Paint - 7/10The Hyper Shell has a combination of paint application and decals. The painted details are used sparingly throughout the body and the under carriage. Where it is used, it looks great. There are a couple of small spots on one of the front treads that look like they were handled too soon after the paint was applied. The decals help to add some smaller details but they don't blend in with the color of the plastic or painted areas. In particular, there are two decals on top of the turret that are a much lighter shade of green than the rest of the vehicle. It's a small issue, but it should have been an easy one to catch and correct before they began mass production.
Accessories - 5/10The Hyper Shell has only two accessories, a pair of missiles. They don't have a very exciting design: a conical tip with four small fins and a long tail to feed into the launcher mechanism. I'm not sure what else would have been appropriate to include in addition to the missiles. But something else, like a set of weapons, would have been nice to give the Hyper Shell a sense of interacting with the figures rather than just carrying them around.
Play Value - 7/10The Hyper Shell has a few play features. It should go without saying that it rolls. There are small wheels under each of the tank treads. They work fine on hard surfaces. But they are too small to roll freely over carpeting. Then there are the firing missiles which I already mentioned in the accessories section. They aren't extremely strong. But the combination of the light weight projectiles and launcher that are angled up slightly does give them a decent range of at least a couple of feet. The fact that they are integrated into the body of the Hyper Shell means that you can't really aim them without lifting the entire vehicle, but they do look good this way. There is the turret of course. Pressing a button on the rear end of the roof causes it to spring up and the gun barrels to pop out. Once deployed, the turret can rotate 360 degrees and can tilt towards either the front or back. There is a peg on the roof to hold a figure while it operates the turret via the handles that fold up from the top of the turret. The body of the Hyper Shell can be opened up to view the interior. The front and side sections are hinged at the bottom and flip open. Then make it easy to reach the figures inside. But once opened, they just hang there without adding anything to the play value. The front windshield is armor plated and the armor can slide open to give a better view of the driver. The final play feature is the rear hatch which falls open with the touch of a button. It's a very simple feature, but it does a lot to add to the quasi-military/armored look of the Hyper Shell. It's also just a unique way to add real working door for the figures. There is one other feature of the Hyper Shell which I can't review yet. The Hyper Shell is designed to attach to the front of the Hover HQ play set that is due out soon. Of course, since it isn't out yet I can't say if the feature works well or if it really adds anything to the play value. The features that are built into the Hyper Shell are enough to make it a fun vehicle. But it lacks a real knock out feature to put its score over the top.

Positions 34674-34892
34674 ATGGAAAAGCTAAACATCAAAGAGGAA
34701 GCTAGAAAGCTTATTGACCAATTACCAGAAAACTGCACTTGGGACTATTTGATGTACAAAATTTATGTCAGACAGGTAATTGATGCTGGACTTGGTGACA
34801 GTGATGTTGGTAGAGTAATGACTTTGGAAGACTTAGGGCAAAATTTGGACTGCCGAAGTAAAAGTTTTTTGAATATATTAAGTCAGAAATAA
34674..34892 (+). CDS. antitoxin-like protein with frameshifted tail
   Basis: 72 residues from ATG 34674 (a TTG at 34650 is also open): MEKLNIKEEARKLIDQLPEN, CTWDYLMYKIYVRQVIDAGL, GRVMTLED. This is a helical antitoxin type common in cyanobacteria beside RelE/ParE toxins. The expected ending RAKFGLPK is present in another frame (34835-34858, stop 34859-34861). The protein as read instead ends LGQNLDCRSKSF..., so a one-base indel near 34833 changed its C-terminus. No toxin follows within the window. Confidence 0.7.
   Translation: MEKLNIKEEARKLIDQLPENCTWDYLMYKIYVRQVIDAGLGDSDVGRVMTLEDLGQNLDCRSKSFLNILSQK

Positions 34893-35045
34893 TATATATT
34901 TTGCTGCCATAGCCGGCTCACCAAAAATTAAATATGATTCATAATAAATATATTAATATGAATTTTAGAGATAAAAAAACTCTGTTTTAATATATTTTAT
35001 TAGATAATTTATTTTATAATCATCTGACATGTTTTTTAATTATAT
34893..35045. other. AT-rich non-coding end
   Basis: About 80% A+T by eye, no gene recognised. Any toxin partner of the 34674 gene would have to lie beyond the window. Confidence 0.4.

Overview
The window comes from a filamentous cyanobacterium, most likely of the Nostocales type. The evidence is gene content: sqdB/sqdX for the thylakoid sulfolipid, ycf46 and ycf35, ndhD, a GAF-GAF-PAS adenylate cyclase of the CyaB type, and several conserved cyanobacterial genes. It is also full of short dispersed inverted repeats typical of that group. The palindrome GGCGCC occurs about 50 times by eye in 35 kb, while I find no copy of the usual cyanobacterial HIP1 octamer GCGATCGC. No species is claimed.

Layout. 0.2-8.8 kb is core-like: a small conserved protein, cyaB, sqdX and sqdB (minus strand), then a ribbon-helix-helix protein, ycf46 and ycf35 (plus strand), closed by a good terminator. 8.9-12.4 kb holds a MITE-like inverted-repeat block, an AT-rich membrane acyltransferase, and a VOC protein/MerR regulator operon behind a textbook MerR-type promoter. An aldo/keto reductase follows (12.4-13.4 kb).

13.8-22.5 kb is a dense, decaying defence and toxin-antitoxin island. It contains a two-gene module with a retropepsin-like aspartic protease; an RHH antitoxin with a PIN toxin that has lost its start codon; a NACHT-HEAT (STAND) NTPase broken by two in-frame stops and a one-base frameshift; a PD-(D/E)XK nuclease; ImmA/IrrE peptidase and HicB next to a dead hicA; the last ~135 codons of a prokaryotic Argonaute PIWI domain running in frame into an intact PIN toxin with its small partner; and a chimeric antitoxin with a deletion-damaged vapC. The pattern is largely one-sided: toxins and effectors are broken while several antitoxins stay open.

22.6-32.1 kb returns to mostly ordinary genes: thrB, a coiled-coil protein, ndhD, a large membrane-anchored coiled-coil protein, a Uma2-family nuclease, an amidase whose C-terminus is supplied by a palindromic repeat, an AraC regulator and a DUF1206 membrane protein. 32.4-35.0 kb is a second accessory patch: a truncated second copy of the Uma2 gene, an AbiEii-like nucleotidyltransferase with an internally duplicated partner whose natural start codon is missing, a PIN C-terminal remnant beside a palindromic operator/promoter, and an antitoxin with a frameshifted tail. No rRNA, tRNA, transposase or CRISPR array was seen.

Value - 4/10I paid a premium to get the Hyper Shell right away. While the list price of $25 wasn't bad, after shipping and taxes the total was just shy of $35. That's getting pretty pricey. Once the Hyper Shell reaches retail shelves the price should be closer to $20 with no shipping. At that price it is going to be a much, much better deal, probably a 7/10. In either case, Playmates deserves some credit just for producing larger vehicles when most toy companies have abandoned them.
Happy Hunting:I ordered the Hyper Shell from Target.com. Right now they seem to be the first store, electronic or otherwise, to have the Fast Forward toys. But that won't last long. I have no doubt that the Hyper Shell will be available at most retail stores by the end of the summer.